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Owner raises question about discrimination

April 8, 2011

Q: My husband and I live in a condominium community that is fairly small and very close-knit. We have put our condo, the only property we own, on the market because we plan to move to assisted living next year One man looked at our unit last week but he seemed to be an unsavory character with long blond hair, bleary eyes and a loud motorcycle. My neighbors have asked us not to sell to him. I don't think we're allowed to discriminate? Are we?

A: Since Congress passed the Civil Rights Act of 1968, it has been a federal crime to discriminate in the sale of property on the basis of religion, sex, race or national origin. Florida's anti-discrimination statute also includes discriminating against handicapped persons and persons with HIV. An amendment to the Civil Rights Act was passed by the U.S. Congress in 1988 that bans discrimination against families with children. Designated senior living facilities are exempt from this.

Under the Civil Rights Act of 1968, any policy that has a discriminatory effect is illegal. Even if your intent is not to discriminate, a policy such as requiring a certain income level to rent an apartment that has the effect of discriminating is prohibited.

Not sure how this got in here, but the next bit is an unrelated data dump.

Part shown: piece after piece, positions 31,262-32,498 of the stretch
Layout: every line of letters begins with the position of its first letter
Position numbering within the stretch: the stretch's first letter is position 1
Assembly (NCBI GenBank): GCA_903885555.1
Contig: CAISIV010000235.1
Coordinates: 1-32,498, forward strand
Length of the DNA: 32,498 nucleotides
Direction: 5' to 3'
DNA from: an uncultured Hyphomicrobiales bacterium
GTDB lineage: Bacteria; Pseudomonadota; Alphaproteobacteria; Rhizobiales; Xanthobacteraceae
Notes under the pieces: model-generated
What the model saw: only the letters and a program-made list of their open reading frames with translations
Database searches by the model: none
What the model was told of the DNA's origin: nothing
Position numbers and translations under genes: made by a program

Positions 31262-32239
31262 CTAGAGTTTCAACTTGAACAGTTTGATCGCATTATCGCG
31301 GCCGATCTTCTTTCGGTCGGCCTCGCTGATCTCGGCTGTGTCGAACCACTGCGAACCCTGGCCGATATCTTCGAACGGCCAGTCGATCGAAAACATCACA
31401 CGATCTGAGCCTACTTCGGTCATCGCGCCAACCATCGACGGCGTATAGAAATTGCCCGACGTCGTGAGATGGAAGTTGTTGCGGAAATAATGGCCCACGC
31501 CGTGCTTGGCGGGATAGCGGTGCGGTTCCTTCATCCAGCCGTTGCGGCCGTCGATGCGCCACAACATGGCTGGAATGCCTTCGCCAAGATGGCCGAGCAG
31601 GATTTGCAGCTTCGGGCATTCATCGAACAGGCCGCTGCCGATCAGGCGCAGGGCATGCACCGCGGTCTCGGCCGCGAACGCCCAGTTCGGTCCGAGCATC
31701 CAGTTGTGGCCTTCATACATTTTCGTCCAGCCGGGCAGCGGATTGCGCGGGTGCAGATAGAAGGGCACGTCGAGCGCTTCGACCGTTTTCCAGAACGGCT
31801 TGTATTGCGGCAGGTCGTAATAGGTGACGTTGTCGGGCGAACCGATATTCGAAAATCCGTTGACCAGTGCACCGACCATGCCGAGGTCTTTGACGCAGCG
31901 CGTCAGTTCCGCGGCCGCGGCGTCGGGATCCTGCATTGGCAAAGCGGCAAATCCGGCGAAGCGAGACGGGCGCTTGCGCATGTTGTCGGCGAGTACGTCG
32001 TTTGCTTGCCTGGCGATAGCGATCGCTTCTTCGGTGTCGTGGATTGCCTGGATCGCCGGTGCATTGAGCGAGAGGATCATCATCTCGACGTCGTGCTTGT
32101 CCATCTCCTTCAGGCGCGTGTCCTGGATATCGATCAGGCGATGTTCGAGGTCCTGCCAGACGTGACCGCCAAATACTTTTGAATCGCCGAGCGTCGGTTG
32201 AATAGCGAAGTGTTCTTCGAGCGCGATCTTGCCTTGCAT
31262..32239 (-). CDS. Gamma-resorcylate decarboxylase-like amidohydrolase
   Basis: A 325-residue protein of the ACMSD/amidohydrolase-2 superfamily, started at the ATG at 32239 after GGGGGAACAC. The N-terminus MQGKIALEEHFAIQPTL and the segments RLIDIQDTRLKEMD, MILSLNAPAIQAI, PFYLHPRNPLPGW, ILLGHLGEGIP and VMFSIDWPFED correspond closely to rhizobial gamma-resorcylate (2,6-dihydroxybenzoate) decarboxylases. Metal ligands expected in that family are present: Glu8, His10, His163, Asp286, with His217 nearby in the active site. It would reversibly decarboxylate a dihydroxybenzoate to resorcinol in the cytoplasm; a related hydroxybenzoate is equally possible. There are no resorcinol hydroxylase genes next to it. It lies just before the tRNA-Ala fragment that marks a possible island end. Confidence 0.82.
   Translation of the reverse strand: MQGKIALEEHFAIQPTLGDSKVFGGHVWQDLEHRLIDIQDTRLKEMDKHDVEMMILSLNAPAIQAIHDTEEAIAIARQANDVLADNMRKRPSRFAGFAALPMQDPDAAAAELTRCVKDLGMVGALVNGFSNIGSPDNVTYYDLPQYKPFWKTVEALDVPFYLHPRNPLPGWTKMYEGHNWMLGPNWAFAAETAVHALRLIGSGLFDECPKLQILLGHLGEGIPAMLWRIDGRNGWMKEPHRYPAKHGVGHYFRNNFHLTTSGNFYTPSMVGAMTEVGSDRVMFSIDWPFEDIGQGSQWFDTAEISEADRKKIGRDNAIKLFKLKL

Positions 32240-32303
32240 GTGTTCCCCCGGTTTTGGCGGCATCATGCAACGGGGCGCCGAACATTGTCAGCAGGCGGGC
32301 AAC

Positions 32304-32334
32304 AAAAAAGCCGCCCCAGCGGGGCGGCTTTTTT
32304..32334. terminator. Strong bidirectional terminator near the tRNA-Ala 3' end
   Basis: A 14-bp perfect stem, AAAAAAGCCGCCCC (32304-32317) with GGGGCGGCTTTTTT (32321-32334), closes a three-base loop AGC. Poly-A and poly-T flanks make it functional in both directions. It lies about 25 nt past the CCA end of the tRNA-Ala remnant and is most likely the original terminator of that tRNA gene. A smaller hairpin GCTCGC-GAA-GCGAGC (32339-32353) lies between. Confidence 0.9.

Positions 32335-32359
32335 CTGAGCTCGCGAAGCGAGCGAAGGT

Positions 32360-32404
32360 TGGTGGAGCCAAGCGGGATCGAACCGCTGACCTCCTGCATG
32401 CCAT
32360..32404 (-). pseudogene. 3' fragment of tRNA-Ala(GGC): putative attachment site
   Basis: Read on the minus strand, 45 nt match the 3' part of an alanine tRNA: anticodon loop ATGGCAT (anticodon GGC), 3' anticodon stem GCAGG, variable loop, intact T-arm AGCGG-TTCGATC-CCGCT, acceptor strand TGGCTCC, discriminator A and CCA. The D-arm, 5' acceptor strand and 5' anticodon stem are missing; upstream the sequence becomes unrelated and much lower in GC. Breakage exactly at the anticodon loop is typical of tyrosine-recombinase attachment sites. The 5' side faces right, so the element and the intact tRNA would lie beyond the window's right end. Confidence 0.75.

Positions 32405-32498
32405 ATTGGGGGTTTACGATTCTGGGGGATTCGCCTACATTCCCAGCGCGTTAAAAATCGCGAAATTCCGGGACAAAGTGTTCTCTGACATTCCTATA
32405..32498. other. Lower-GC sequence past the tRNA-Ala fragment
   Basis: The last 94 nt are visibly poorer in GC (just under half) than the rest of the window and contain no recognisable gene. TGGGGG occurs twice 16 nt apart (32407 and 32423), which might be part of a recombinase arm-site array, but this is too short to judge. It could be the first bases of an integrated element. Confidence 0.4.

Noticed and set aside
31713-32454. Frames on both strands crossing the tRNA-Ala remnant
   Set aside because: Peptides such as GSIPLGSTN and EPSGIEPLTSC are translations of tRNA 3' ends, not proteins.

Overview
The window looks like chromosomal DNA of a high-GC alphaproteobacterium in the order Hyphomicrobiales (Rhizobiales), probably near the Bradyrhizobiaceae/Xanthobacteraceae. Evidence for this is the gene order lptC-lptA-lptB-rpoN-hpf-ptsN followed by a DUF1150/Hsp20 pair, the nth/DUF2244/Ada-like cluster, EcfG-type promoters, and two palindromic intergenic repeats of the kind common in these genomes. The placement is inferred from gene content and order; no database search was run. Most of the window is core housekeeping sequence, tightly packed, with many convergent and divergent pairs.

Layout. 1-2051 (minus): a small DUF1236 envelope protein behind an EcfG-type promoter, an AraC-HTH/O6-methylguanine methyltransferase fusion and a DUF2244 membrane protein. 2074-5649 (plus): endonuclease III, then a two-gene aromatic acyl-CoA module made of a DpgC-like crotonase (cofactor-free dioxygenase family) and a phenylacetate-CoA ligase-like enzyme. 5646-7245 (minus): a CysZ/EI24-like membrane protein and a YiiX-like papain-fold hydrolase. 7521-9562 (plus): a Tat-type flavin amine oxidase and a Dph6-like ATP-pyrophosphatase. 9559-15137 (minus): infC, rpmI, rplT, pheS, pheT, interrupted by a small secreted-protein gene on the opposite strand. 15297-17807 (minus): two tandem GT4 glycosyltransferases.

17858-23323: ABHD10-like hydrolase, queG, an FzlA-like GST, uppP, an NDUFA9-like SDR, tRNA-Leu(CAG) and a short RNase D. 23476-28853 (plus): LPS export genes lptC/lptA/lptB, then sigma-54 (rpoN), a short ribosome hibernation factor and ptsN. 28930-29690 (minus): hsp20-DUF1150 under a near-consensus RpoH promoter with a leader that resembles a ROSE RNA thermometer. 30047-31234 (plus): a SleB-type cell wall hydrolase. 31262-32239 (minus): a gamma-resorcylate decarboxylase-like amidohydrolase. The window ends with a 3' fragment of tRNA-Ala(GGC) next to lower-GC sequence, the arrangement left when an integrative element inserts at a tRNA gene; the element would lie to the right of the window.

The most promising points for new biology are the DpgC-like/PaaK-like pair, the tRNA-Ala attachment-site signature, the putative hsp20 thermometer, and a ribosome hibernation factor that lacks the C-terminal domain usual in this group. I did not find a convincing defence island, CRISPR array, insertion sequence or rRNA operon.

In 1992, a Washing-ton, D.C., jury awarded $850,000 to civil right groups who sued a developer who only used caucasian models in rental ads. As a result, The Washington Post now requires that 25 percent of the models in advertisements placed in their papers must be African-American.

This law does not apply to single-family homes if "the owner owns three or less; no real estate agent or discriminatory advertisement is used; the person who owns the home does not own any interest in more than three homes at one time and if the owner hasn't sold the unit more than once in the last 24 months."

It does not seem that your unsavory biker falls into any of the protected categories covered. Un-less your condominium association has a policy that results in discrimination, you as a single-property owner can sell to whomever you would like. Should this become a real issue, seek the advice of an attorney.

Attorney Sylvia Heldreth is a Certified Specialist in Real Estate Law. Her office is located at 1215 Miramar St. in Cape Coral.

This article is not intended as specific legal advice to anyone and is based upon facts that change from time to time. Individuals should seek legal counsel before acting upon any matter involving the law.



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